The panier is seemingly empty, after a walk in the forest confirmed
that the arbousiers (strawberry trees) have not produced this year,
along with the noisetiers (hazlenut trees), and there is not even
enough humidity for mushrooms.
Yet although ‘empty handed’, I realise the knowledge I have gained
more than compensates for lack of a wild harvest. After 18 months here
I know what to look for and where; along with a greater understanding
of seasonal changes, I have many paths etched in my memory and as a
result of keen observation, ‘signs’ to look out for. Thus I can read
what is happening, and rather than feel like I am ‘missing out’, be
much more aware of where to direct efforts.
The chestnuts are falling, but this year I will leave them, harvesting
only the best and ripest when the time comes. There is only ever gain,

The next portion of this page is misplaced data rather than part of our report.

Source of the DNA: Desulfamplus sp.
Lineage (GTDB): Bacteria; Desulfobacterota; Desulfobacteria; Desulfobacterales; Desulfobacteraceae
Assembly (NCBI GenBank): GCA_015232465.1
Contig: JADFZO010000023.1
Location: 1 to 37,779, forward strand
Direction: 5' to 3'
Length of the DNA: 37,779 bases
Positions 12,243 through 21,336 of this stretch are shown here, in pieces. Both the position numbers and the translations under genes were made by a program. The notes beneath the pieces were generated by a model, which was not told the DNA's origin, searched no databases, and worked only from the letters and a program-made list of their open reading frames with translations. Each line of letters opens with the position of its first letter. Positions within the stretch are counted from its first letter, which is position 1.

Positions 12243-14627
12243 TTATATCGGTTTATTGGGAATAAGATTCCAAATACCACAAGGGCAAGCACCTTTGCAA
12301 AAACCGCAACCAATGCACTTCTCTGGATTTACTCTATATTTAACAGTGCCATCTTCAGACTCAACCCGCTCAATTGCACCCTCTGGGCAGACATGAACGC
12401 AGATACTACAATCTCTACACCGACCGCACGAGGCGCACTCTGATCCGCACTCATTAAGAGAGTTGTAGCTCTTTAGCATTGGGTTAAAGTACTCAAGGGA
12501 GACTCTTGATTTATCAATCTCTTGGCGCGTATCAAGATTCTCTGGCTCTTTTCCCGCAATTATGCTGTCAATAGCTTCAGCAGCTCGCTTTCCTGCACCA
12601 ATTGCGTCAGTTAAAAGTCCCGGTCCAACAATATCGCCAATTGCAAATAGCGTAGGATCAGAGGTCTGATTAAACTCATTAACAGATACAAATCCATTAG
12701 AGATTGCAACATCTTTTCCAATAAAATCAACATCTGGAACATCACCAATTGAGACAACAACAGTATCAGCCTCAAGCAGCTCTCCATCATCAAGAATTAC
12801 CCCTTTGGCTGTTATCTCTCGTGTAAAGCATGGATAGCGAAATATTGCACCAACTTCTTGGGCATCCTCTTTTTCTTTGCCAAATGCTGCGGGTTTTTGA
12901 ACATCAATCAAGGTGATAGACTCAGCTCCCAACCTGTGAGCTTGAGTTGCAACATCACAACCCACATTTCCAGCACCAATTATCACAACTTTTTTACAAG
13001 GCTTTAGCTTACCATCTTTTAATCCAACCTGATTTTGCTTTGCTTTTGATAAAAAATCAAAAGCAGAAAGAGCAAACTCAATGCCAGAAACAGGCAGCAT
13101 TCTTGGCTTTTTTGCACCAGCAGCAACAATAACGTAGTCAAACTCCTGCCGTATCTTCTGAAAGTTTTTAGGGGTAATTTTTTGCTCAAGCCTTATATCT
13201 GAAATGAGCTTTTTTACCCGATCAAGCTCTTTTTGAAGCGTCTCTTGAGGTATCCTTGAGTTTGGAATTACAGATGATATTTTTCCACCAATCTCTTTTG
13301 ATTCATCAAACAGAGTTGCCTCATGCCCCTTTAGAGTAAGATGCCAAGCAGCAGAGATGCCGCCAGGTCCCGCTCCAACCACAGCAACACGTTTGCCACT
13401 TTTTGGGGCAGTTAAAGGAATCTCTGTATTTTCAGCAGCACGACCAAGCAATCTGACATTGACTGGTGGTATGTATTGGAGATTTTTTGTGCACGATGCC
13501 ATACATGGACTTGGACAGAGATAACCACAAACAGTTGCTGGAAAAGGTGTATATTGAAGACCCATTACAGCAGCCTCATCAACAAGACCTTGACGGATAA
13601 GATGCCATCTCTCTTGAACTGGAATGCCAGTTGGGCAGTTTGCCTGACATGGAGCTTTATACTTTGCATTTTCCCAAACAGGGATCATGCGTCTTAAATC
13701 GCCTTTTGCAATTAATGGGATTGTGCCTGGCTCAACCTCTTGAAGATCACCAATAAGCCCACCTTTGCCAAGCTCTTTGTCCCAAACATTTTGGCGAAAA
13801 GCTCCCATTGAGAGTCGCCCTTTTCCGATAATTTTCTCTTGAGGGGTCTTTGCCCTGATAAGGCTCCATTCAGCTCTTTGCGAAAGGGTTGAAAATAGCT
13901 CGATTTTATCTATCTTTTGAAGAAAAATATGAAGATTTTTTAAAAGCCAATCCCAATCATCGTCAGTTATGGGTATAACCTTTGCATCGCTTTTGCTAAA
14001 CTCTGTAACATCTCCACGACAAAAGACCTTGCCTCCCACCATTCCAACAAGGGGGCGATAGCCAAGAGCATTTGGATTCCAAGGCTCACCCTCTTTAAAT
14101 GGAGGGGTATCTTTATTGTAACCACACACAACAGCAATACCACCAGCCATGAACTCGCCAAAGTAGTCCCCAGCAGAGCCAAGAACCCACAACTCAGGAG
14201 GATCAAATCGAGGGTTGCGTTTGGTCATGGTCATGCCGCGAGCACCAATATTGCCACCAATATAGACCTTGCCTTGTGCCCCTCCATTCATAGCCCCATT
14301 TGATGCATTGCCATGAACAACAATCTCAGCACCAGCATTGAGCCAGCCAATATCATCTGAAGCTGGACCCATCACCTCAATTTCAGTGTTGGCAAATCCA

as knowledge turns to wisdom through direct experience – interacting
with the environment and waiting patiently to harness the moment when
conditions are right.
Walking home, my panier was filled to overflowing, as the dead wood
that cracked beneath my feet became the precious resource that will
light the first fire – a gift that I could easily ignore comes alive
when valued and stored. And as I take, I think what to give; my
thanks for the abundance that is always there to be reaped, for
in entering this world only footsteps away, I am transported to a
kingdom that teaches me each day – relating to the cycles that govern
life, as growth and decay both provide.